The fact that the permanent cookie accumulates data over a series of sessions is another indication that the data is pseudonymised and not anonymous. If the data collection were genuinely anonymous, there would be no way to connect individual sessions over time. It is the unique ID that enables the cumulative view of visitor behaviour, across a series of separate visits.

The definitions of Personally Identifiable Information (PII) differ between countries, too. In the USA, there is no nation-wide legal standard: privacy laws vary by State and by industry. The US laws that come closest to EU standards are the HIPAA regulations for health care data.

In the EU, however, storage and use of pseudonymised data must meet the same strict standards as Personally Identifiable Information (PII).

What you’re allowed to do

The General Data Protection Regulation (GDPR) represents the new reality. For all organisations selling into the EU – no matter where they are incorporated – failure to comply will destroy most Marketers dreams of profitability.

From May 2018, fines for non-Compliance with GDPR will be up to €20 million or 4% of global turnover. Four percent of turnover may represent the entire annual marketing budget for a mid-sized firm. It might even represent two to three years marketing budget for B2B branches like durable goods or investment machinery.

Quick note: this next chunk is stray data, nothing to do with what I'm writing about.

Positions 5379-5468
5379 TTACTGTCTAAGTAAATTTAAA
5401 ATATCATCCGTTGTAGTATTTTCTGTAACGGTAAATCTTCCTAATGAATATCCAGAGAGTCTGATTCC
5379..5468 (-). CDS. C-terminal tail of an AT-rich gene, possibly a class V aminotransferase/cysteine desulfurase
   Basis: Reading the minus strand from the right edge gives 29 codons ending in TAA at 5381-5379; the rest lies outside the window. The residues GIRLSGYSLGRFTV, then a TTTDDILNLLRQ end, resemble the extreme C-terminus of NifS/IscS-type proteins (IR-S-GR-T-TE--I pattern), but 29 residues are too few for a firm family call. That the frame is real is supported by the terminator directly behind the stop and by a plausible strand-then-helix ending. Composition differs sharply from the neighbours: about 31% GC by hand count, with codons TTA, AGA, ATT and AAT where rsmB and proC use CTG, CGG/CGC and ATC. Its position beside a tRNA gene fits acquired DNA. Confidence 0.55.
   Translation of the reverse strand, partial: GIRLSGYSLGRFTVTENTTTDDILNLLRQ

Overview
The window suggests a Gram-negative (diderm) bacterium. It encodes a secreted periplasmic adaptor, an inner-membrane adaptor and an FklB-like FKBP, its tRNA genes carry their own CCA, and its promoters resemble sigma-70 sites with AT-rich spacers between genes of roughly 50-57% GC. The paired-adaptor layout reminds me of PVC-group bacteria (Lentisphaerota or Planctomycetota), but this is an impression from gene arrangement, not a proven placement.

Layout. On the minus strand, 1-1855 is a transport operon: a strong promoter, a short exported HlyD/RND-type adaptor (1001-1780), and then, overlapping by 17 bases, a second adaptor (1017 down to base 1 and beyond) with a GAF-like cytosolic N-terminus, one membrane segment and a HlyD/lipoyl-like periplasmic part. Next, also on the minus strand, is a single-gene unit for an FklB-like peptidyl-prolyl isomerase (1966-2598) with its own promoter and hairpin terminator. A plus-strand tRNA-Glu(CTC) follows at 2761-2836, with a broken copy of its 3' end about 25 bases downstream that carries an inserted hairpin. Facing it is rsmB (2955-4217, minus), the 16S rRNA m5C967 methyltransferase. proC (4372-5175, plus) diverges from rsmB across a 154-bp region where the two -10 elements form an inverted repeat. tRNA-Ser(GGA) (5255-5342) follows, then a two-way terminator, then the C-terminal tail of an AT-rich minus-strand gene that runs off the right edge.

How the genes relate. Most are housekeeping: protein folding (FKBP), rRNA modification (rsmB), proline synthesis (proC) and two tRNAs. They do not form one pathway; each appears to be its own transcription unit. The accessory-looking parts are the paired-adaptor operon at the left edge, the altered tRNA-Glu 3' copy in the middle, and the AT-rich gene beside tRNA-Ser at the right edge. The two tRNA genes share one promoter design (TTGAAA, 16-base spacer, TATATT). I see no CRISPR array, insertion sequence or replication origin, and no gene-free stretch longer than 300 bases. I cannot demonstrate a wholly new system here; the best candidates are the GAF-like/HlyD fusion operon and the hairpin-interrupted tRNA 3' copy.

As such, it makes sense to adopt a Damage Avoidance strategy and pay more attention to Privacy Compliance up front.

Privacy by Design

So is it possible to build dynamic websites that deliver relevant information dynamically and still comply with EU law? If so how?

The short answer is ‘yes’. The key ‘how-to’ is to understand EU Privacy laws and implement their principles while designing online processes, rather than bolting them on afterwards.

One-to-one communication is a desirable goal for Marketers. The promise of increased relevance is also in the interests of the Customer. It’s technically achievable. But, as I’ve written elsewhere, the safest working approach for international Marketers is to handle all EU customer data – explicit, implicit, behavioural, whatever – as if it were PII.

If PII about EU citizens is stored and analysed, EU law requires unambiguous, voluntary permission in advance of data storage and processing. The webmaster should also document both the permission and the process carefully.

IMO, this shifts the focus for website design. Getting an opt-in for a permanent cookie with a unique ID is no longer a side-issue. Since it forms the foundation of customised content delivery, the process for acquiring new Customers and legal compliance, it needs to be treated as Online Marketing Priority 1.